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The Response of Annuals in Competitive Neighborhoods: Effects of Elevated CO2
F. A. Bazzaz and K. Garbutt
Vol. 69, No. 4 (Aug., 1988), pp. 937-946
Stable URL: http://www.jstor.org/stable/1941249
Page Count: 10
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Four members of an annual community were used to investigate the effects of changing neighborhood complexity and increased CO"2 concentration on competitive outcome. Plants were grown in monoculture and in all possible combinations of two, three, and four species in CO"2-controlled growth chambers at CO"2 concentrations of 350, 500, and 700 @mL/L with ample moisture and high light. Species responded differently to enhanced CO"2 level. Some species (e.g., Abutilon theophrasti) had increased biomass with increasing CO"2, while others (e.g., Amaranthus retroflexus) had decreased biomass with increasing CO"2 concentration. In mixtures, species tended to interact strongly, and, in some cases, the interaction canceled out the effects of CO"2. Furthermore, there were cleared differences in species behavior in different competitive mixtures as assessed by total biomass and seed biomass, and by an index of response to neighbors. In general, competitive arrays that had C"3 species depressed the response of C"4 species, especially Amaranthus. Ambrosia artemisiifolia was the strongest competitor in this assemblage. Strong statistical interactions between CO"2 and the identity of the competing species in mixtures were found to be primarily due to the as yet unexplained response of plants with CO"2 at 500 @mL/L. The potential effects of CO"2 on community structure could be profound, particularly at the intermediate levels of CO"2 that are predicted to be reached during the first half of the next century.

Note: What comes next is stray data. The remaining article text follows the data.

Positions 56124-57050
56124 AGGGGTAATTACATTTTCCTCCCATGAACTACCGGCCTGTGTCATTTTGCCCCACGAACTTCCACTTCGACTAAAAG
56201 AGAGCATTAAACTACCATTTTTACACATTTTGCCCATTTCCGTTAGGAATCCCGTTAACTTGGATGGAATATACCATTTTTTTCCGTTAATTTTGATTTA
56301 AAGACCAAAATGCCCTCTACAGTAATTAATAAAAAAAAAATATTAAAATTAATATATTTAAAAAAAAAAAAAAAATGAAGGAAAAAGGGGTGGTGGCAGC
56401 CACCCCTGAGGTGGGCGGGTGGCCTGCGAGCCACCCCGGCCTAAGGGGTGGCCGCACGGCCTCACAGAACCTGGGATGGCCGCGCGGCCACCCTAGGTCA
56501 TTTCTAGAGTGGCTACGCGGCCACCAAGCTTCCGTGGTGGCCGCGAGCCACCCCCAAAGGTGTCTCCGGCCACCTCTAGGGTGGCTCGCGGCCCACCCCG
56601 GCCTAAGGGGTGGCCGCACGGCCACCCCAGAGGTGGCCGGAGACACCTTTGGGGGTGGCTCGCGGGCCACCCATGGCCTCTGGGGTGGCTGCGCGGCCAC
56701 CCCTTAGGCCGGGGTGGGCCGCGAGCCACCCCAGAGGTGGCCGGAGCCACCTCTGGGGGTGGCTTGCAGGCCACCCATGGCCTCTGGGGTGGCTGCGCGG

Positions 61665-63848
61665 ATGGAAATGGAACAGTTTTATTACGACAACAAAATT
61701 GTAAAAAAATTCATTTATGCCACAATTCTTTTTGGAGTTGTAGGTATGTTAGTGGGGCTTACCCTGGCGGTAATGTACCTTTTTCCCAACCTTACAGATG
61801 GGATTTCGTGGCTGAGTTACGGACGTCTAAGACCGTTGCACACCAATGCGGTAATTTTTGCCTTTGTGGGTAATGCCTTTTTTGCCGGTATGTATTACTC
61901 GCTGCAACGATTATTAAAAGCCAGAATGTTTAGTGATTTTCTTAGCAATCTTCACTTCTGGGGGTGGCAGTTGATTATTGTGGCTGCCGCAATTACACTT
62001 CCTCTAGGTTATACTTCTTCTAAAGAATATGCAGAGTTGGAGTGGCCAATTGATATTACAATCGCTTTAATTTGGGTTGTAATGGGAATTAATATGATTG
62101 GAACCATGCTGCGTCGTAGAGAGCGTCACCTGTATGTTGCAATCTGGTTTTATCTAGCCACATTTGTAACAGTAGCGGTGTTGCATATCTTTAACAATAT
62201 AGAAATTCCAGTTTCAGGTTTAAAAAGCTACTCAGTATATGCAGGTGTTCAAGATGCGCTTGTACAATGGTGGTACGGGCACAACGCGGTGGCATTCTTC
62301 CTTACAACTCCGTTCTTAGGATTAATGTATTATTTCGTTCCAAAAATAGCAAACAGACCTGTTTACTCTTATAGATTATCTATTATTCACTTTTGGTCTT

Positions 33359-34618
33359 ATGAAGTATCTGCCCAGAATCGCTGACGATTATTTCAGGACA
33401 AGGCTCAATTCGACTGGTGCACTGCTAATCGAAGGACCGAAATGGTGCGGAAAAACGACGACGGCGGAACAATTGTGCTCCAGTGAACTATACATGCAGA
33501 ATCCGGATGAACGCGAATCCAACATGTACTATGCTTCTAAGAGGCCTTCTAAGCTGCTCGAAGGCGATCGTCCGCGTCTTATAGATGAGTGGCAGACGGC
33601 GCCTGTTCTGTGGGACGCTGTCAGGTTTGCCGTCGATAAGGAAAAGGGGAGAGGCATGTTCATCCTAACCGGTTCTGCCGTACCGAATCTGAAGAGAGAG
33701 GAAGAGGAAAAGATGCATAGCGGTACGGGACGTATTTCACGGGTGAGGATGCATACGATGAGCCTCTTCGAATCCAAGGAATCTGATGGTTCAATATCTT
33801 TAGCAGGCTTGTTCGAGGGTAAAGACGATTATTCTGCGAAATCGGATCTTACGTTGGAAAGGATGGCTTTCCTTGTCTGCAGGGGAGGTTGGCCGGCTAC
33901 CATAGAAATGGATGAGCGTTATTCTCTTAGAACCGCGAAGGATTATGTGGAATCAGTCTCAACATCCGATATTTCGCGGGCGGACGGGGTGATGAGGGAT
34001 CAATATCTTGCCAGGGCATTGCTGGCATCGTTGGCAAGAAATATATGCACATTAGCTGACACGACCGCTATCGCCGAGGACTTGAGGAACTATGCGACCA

Ecology © 1988 Wiley